I am against racism of all kinds and I hope that the status of these folks are brought up.

        • #3329522

          TCN’s. A sad fact but nevertheless a true one.

          by sleepin’dawg ·

          In reply to Thank you

          Add Palestinians to that list. Arabs, regardless of their nationality, tend to treat their refugee Arab brothers with a certain amount of disdain, especially in Kuwait and Saudi Arabia. For what it’s worth, Palestinians outnumber native born Kuwaitis in Kuwait.


        • #3329519

          Some American once said……..

          by sleepin’dawg ·

          In reply to Thank you

          Praise the Lord but pass the ammunition. Words to stay alive by. Hmmmm?

          That’s my point: Stay alive, stay safe.
          Best wishes


    • #3329585

      I heard some good advice

      by faith_michele ·

      In reply to Hello from Iraq

      from a ranger. He told a story about almost driving right into an ambush. The only thing that saved him was that he paid attention to his gut reaction. Don’t ignore those signs of trouble or if the hair stands up on your neck. Even a feeling that something isn’t right. Like I said before, always have someone watching your back.

    • #3328813

      The other side of the Italian Story

      by protiusx ·

      In reply to Hello from Iraq

      I wanted to write to you all and give you the other side of the story regarding the Italian journalist incident here. The news has made a huge deal out of what happened and while it is unfortunate that the Italian security specialist was killed, it is important to understand what happened, why it happened and how it could have been prevented.
      Here in Iraq it is standard operating procedure to stop your vehicle well in advance of the gate or check point that you are approaching until directed to advance by the soldier who mans that post. Once directed to advance the driver should turn off any head lights and approach very slowly. Once at the first soldiers position the driver should come to a complete stop and everyone in the vehicle is required to present ID. Once the soldier has confirmed the ID of the cars occupants then they are allowed to proceed through the check point.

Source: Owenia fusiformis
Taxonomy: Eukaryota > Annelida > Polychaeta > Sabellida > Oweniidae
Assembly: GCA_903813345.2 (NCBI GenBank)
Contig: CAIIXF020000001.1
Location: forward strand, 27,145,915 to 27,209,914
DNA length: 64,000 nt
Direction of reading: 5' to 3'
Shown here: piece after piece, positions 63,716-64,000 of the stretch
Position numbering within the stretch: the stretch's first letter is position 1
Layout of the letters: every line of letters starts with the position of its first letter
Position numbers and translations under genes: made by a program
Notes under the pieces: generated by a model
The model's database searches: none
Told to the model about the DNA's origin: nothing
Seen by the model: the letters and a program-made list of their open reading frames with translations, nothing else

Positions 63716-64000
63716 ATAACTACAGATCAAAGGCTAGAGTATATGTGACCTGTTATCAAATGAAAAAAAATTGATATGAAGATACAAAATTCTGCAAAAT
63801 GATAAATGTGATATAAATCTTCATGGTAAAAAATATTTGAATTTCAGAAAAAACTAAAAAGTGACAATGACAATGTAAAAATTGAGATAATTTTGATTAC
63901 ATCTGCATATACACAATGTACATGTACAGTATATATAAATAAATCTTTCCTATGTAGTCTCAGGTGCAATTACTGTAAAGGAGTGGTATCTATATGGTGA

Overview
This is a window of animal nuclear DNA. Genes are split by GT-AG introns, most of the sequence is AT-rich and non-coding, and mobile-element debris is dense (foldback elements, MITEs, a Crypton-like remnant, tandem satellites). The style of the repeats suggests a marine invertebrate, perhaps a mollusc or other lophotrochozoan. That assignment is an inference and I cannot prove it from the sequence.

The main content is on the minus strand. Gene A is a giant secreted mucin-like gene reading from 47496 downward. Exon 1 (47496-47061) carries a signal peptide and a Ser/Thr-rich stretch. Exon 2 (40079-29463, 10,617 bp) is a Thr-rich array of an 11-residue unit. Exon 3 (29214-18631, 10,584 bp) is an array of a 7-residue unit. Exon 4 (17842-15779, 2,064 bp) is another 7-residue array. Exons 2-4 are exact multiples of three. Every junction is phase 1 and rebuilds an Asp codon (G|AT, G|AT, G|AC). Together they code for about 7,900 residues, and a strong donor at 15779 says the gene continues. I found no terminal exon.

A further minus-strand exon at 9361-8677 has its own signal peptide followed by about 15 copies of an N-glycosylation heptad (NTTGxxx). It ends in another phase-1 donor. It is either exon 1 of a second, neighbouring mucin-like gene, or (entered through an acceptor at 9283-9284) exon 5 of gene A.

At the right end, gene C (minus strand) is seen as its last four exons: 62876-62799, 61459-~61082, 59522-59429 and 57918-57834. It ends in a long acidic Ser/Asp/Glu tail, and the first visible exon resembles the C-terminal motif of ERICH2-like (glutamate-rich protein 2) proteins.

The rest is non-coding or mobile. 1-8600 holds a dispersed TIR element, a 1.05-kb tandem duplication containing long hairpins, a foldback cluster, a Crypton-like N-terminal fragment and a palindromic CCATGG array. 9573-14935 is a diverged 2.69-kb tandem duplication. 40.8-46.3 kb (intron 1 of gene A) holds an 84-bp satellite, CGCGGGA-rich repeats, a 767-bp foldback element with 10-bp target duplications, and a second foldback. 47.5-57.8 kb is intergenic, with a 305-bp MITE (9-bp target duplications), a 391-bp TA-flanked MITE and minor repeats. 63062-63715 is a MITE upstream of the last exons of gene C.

The reason for this defense in depth is that a suicidal car bomber will approach the gate or check point at a high rate of speed in an attempt to breech the gate or check point in order to detonate the bomb as far inside the military perimeter or base as possible. The soldiers are under standing orders under these conditions are to fire at the cars engine compartment in order to stop the vehicle from advancing forward.
      The Italian security personnel who approached the gate to the base were traveling at a high rate of speed and would not stop or slow down when told to do so. They were given verbal as well as visual indicators telling them to stop. They continued to approach the gate at a high rate of speed and the soldiers at the gate fired upon the vehicles engine compartment in order to disable the car. This is what caused the shrapnel that killed the security personnel and injured the journalist.